Originally Published on July 14, 2022. Last Updated on September 12, 2022.
If there’s one thing we can all agree on, it’s that mosquitos are party-crashing pests. However, it’s important to remember that they’re an important part of the food chain. Mosquitos feed larger animals like birds, spiders, bats, and frogs. Eliminating the mosquito population entirely would put the natural ecosystem off balance, and that’s not good for our planet.
So we need to find mosquito-repelling approaches that are safe, economical, and ecological. Seem like a tall order? It’s actually pretty easy. Take a look at our suggested solutions below and get ready to enjoy a mosquito-free space.
Use Homemade Mosquito Repellent
If you’re not a fan of store-bought mosquito spray, take a DIY approach and make your own mosquito repellent using natural ingredients. A quick search on Pinterest or Google will reveal a variety of mosquito-repellent recipes you can peruse. Many of these recipes use non-toxic ingredients you might already have at home, such as lavender essential oil, coffee grounds, peppermint, basil, and apple cider vinegar.
Before mixing up a batch of bug spray, consider your environment and choose a recipe that works for you.
For example, cinnamon oil is not safe for dogs and cats, so if you have furry family members who love playing outside, look for recipes that use pet-safe ingredients. As a Healthlink.com post points out, some essential oils can cause allergic reactions. So if someone in your household is allergic to peppermint, steer clear of recipes that use it.
Attract Natural Predators
Arguably the best way to get rid of mosquitos is to let nature run its course. In other words, let animals that sit above mosquitos on the food chain do the work for you. Here’s a list of animals that prey on mosquitos:
- Purple martins
To bring these animals to your backyard, you’ll need to make your space appealing to them. Birds will come once you build a few feeders for them, tall flowers like hollyhocks and sunflowers attract spiders, and water features like ponds are natural habitats for dragonflies, goldfish, and other aquatic-loving mosquito hunters.
Get Rid of Standing Water
Mosquitos lay their eggs in standing water. According to a FamilyHandyman.com post, it’s crucial to regularly drain all the stagnant bodies of water around your backyard, including gutters, buckets, birdbaths, and pet bowls. But how do you handle permanent water fixtures such as swimming pools, ponds, and other large water features?
- Keep the water moving with a fountain or an electric aeration pump.
- Cover your pool when it’s not in use.
- Tidy up the vegetation around ponds where mosquitos breed so they have no hiding places.
- Apply Bacillus thuringiensis israelensis (BTI) to ponds, birdbaths, and swimming pools (and make sure to run your filter regularly).
Set Up Patio Screens
If you see lots of mosquitos in your yard during the warmer months, consider setting up retractable screens on your covered porch or patio. Manual versions that you can raise and lower with a pull string are available, or you can get fancy and spring for electric screens that go up and down with the press of a button.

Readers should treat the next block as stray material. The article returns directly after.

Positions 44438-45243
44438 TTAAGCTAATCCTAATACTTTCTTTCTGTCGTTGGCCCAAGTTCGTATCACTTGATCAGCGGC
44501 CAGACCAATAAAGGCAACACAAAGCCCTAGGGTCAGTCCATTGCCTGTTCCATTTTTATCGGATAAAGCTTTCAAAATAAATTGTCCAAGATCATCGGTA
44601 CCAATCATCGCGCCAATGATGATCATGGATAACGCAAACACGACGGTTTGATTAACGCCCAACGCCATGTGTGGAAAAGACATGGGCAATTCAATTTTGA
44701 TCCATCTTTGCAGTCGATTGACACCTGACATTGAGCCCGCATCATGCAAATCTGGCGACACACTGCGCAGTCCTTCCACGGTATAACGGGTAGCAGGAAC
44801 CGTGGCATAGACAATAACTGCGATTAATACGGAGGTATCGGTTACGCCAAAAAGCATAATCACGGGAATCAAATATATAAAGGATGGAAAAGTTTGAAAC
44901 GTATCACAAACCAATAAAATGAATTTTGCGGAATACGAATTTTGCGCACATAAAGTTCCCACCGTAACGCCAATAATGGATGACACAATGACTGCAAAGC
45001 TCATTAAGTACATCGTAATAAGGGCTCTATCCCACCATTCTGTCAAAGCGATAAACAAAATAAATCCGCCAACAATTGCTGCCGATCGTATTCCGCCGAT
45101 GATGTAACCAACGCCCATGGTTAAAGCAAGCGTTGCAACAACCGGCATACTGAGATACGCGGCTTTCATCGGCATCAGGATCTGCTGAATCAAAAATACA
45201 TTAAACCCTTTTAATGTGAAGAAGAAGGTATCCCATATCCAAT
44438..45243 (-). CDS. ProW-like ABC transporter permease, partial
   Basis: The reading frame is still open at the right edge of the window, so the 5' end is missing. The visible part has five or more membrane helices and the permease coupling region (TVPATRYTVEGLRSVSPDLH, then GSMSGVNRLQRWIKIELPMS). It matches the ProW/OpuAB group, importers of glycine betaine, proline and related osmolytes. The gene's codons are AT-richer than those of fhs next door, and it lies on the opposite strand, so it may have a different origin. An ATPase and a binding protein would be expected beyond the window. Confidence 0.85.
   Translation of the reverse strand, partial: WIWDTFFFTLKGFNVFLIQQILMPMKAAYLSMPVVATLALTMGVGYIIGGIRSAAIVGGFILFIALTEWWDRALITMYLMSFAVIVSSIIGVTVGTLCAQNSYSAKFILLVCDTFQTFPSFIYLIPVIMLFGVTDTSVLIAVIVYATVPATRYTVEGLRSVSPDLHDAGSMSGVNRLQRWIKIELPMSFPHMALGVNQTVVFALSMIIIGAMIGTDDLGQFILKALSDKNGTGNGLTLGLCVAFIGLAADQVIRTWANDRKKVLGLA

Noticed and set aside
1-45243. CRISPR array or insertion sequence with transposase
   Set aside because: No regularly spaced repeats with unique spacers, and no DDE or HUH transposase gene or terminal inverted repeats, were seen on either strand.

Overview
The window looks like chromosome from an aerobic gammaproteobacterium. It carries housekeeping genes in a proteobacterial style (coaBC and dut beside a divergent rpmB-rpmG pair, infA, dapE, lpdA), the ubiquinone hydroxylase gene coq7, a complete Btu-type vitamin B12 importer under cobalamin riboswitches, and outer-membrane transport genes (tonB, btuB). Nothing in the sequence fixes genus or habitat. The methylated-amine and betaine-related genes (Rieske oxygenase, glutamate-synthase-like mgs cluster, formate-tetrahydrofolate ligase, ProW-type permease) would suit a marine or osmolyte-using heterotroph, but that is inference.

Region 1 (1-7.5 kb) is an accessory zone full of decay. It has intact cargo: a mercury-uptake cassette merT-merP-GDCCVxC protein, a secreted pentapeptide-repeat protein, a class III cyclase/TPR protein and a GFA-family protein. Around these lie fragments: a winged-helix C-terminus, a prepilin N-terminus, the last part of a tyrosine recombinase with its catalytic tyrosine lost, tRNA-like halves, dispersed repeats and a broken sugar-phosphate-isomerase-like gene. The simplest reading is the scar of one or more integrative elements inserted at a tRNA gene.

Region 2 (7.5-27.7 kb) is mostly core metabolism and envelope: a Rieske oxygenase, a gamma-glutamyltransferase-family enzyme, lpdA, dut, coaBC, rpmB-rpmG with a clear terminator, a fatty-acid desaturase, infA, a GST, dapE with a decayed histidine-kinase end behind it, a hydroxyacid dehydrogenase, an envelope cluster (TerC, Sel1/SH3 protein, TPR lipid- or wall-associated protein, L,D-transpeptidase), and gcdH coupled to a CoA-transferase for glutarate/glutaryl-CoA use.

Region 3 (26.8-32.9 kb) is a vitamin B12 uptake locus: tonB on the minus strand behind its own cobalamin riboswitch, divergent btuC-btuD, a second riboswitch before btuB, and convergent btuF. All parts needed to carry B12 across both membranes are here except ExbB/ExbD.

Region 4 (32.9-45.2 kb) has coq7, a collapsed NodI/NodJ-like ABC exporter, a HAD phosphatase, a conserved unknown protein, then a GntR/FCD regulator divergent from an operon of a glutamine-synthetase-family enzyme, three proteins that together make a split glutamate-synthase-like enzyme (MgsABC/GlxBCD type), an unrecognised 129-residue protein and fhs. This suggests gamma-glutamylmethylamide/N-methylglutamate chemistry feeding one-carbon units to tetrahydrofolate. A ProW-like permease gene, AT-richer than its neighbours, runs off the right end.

If you don’t have covered spaces, consider pop-up screen houses and gazebos. These screened-in structures offer top-to-bottom coverage that keeps mosquitos and other critters out while letting the fresh air in.
Clean Your Yard
Regular lawn maintenance not only increases your home’s curb appeal, but it also helps keep mosquitos away. Mowing the grass, cleaning up debris and standing water, and trimming back overgrown bushes and plants are simple methods for preventing mosquito problems.
Incorporate Mosquito-repelling Plants
Flower and vegetable gardens are great for so many reasons, one being that they’re great for reducing mosquitos. Many plants have natural insect-repellent properties, so fill your planters, pots, and gardens with pest-fighting foliage. It’s Mother Nature’s mosquito control.
Here is a list of plants that keep mosquitos away:
- Cedar mulch
Beware of Mosquito-attracting Plants
It’s important to note that not all plants have your back. Some attract mosquitos, so when you’re planning out your pest-free landscaping, try to avoid using the following plants:
- Water lettuce
- Water lilies
These are aquatic flowering plants. Their nectar and the plants’ proximity to water make them a preference for pesky winged pests.
However, there are some nuances. For example, water lilies also attract dragonflies, which love to snack on mosquitos. And papyrus might attract mosquitos, but since it grows along the edges of lakes and ponds, it also brings in hungry fish and frogs.
The Truth About Citronella
For years, we’ve been told citronella oil repels mosquitos. But science has another story to tell. A 2017 study published in the Journal of Insect Science compared a variety of wearable and spray-on mosquito repellents to see which products were the most effective in keeping the bugs at bay. DEET and lemon eucalyptus oil sprays worked, and so did a wearable device containing metofluthrin. However, none of the items containing citronella oil had any effect in repelling mosquitos.
What smells do mosquitos hate?
Here are some scents that mosquitos find offensive (but fortunately, most humans find to be quite lovely):
Many herbs made the list, so designing a lush garden filled with these edible plants and cedar mulch is a pretty and practical way to keep mosquitos away from your patio.
How do you keep mosquitos away permanently?
The best way to get rid of mosquitos permanently is to stop the problem before it starts. This means making your property uninhabitable for these pests. Regular landscaping, removing any standing water, setting up feeders and houses for natural predators like purple martins and bluebirds, and planting herbs like lavender and rosemary all over your yard will make a big difference in creating a mosquito-free space.